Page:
When my husband and I first moved to Kuwait, we lived in a fantastic new house located in a Shiite neighborhood.
None of the guys I’d talked to — reckless roughnecks, seasoned veterans who’d ridden out the boom-and-bust cycle before, clean-shaven company men who exuded a corporate coolness — could describe what it was like to approach every day of work not knowing if it’d be your last.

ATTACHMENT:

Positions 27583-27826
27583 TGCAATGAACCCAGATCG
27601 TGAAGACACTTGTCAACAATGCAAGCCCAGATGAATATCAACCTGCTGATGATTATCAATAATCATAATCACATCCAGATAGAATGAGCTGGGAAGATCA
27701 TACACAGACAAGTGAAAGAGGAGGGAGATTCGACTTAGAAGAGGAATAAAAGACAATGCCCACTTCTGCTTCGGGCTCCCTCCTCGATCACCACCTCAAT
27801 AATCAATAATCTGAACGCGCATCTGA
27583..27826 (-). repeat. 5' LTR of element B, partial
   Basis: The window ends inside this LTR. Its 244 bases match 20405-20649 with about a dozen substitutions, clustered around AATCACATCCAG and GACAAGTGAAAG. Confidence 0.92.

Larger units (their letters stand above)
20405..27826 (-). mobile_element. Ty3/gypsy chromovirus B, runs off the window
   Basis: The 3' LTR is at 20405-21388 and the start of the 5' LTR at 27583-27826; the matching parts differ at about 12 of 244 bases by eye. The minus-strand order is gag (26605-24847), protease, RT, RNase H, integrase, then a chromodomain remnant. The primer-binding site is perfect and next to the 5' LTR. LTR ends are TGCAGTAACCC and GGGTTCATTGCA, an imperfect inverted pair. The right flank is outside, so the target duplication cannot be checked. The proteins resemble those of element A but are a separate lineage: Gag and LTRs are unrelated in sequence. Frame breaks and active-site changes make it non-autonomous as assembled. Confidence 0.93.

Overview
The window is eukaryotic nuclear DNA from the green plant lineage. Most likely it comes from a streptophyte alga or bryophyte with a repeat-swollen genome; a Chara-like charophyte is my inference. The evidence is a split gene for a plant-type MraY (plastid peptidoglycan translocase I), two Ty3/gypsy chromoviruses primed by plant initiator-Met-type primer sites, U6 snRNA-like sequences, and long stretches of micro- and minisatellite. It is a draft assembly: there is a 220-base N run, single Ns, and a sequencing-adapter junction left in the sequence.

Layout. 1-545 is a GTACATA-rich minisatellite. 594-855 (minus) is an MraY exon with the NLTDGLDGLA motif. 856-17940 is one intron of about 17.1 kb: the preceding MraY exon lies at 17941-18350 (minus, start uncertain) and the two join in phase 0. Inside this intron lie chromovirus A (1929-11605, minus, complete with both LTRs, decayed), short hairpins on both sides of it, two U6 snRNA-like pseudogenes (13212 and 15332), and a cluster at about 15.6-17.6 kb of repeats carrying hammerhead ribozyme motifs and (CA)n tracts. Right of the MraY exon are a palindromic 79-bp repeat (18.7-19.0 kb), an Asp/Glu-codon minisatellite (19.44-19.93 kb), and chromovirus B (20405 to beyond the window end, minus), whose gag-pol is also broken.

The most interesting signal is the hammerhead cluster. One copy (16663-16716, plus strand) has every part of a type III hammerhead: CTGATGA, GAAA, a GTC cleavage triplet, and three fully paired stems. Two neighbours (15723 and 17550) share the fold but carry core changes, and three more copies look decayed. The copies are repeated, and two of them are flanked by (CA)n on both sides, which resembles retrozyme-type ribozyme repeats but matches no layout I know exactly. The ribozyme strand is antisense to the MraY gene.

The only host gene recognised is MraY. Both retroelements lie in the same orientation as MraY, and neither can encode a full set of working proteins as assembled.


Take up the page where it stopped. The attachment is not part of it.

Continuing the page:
I ran downhill as the wind took up my hair, and I felt, at the last second before it all stopped, only the lightest touch of sneaker to pavement. I was as close to flight as I would ever be.
The Imnaha store is still on the way somewhere; it’s a hard way, but once you’re on it, that’s it.
And as we watch, we cannot help but think in certain moments that we look in a mirror, that we not only watch but are watched and then we simply are.